Don’t leave it too long before you make you way to MDR for a review of it’s fascinating collections and to book yourself in, for an archival activation experience soon.

MAYDAY ROOMS | 88 Fleet Street  | London EC4Y 1DH | United Kingdom

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Marking bloom

As we concluded the third Creeknet meet-up at Stephen Lawrence Centre this week, it was great to welcome this group of residents from the boating community of Deptford Creek.

The large converted coal barge, Luna, moors alongside a nest of boats in the mud at No2 Creekside and this is where will next meet-up again in March. It’s home to ten young people who share the residence and have expressed enthusiasm to shape their own futures here by improving communications between boat owners and public awareness of river living. Concerns over continuity of mooring for the many boats here is uppermost in everyones mind as development plans emerge that throw assumption about tenure into questions.

When we last spoke to Julian Kingston, he mentioned how difficulties in communications between the new LLP owning the yard, the DLR and boat owners was provoking anxiety. Land access here for moored boats depends on continued good will and understanding from all parties. Shoreside utilities, access to clean water and sanitation, power and telecoms are vital.

The bees too depend on stable environment and the apiary on shore here has 3 busy hives to service. Deptford honey is excellent as it is made with nectar collected from wild flowers of the creek as well as from domestic garden varieties and tree blossom. Interested in beekeeping? then visit Park Beekeeping for expert advise and top quality equipment.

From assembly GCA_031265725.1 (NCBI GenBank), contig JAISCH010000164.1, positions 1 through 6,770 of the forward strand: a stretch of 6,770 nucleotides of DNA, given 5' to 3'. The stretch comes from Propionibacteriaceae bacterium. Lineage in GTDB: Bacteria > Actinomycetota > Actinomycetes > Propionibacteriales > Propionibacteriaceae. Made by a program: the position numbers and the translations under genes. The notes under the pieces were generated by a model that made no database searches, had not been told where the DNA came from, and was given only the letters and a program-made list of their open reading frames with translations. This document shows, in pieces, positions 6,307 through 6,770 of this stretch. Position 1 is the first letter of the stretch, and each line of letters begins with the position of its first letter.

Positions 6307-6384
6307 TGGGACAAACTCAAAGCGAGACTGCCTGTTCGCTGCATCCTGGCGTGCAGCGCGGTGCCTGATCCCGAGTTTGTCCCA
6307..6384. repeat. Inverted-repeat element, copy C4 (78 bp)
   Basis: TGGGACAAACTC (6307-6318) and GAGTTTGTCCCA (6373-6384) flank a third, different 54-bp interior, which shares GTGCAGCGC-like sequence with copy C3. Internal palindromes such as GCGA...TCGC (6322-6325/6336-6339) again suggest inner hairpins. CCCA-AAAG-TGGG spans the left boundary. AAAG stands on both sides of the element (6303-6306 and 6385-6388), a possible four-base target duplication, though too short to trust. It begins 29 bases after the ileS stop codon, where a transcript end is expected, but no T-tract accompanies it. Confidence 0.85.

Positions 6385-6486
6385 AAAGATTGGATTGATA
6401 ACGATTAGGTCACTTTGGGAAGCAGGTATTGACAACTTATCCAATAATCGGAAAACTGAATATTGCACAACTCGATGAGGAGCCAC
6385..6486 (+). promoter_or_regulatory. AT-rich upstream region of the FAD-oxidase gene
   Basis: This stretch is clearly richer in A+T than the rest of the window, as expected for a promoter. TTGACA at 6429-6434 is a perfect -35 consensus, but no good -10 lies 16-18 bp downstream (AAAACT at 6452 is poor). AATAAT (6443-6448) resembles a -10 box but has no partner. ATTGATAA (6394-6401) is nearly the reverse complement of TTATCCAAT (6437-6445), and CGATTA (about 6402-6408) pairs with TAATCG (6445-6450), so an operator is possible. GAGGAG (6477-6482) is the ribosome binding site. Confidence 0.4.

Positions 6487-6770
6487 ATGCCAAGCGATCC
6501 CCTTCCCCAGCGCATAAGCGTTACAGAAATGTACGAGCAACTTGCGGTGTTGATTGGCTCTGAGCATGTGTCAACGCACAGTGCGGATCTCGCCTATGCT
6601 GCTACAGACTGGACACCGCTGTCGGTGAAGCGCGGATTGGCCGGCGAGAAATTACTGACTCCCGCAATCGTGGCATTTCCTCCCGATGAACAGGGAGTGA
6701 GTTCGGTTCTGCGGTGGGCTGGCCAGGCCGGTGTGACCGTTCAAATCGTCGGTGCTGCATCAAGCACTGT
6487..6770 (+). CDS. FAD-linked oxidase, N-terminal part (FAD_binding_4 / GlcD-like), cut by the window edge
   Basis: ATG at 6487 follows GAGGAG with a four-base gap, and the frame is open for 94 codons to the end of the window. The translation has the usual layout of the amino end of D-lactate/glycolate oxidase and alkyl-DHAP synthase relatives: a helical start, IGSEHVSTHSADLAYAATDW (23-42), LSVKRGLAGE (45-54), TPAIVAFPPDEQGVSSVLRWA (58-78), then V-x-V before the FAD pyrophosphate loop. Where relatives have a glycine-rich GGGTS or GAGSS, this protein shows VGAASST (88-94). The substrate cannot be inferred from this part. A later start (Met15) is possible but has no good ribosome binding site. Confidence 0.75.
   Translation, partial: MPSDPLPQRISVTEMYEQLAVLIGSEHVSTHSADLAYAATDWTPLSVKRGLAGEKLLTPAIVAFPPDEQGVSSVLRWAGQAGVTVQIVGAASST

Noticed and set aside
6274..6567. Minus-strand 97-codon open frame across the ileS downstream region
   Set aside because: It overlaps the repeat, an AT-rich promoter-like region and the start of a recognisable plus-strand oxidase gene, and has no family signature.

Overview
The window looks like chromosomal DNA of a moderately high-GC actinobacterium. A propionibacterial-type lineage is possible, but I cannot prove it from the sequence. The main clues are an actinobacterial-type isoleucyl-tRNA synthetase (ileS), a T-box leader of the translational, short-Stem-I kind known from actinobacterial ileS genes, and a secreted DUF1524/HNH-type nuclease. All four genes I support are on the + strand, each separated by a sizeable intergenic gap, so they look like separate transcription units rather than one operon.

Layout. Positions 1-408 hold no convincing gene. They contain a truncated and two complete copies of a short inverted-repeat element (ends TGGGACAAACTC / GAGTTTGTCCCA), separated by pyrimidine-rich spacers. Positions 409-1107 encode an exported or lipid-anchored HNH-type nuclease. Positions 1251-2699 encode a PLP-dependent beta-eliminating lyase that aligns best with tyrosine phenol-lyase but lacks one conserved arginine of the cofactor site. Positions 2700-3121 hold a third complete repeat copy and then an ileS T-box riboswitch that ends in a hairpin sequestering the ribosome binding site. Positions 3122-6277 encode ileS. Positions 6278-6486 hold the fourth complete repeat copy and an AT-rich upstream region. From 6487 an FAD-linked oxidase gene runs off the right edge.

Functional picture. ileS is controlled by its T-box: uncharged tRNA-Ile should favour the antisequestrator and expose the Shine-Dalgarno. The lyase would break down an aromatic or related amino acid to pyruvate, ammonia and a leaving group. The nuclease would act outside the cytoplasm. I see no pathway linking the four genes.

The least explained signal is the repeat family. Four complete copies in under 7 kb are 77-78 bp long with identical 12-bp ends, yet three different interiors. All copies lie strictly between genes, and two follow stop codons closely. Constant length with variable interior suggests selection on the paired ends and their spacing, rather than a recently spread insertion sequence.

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Post unitary

Ongoing MAZI research into DIY networks and complimentary solutions has turned up many great options. Our current favorite is Sandstorm.io a a collaboration suite of open source software which continues to develop and swell with features.

Three new servers in centres of activity, have been introduced where the rising need for safe, secure and stable alternatives to corporate cloud is called for by subscribers and collaborators.

DHC | MDR | friends

Friends at Brookmill Park and Deptford Creek currently share access to their Sandstorm tools installed onto an Atom powered mini PC which is well suited to the task. Demands on the server is still very modest at this point but with new friends gaining skills and interest this will change. They have started making use of the Etherpad (whiteboard), Davros (file store) and Weekan board (list manager) tools. Both groups are still practicing with their respective wordpress based websites at commercial webhosts though these too could be hosted within Sandstorm.

At Deptford Housing Coop the members share FTTC broadband access over a structured wired network and wireless access system SPC installed in 2003 and continues to maintain. Over a hundred people a day rely on continuity of access for their web, mail and media needs. More recent requests for shared resources and services have mostly been met with addition of an other sandstorm server here very recently.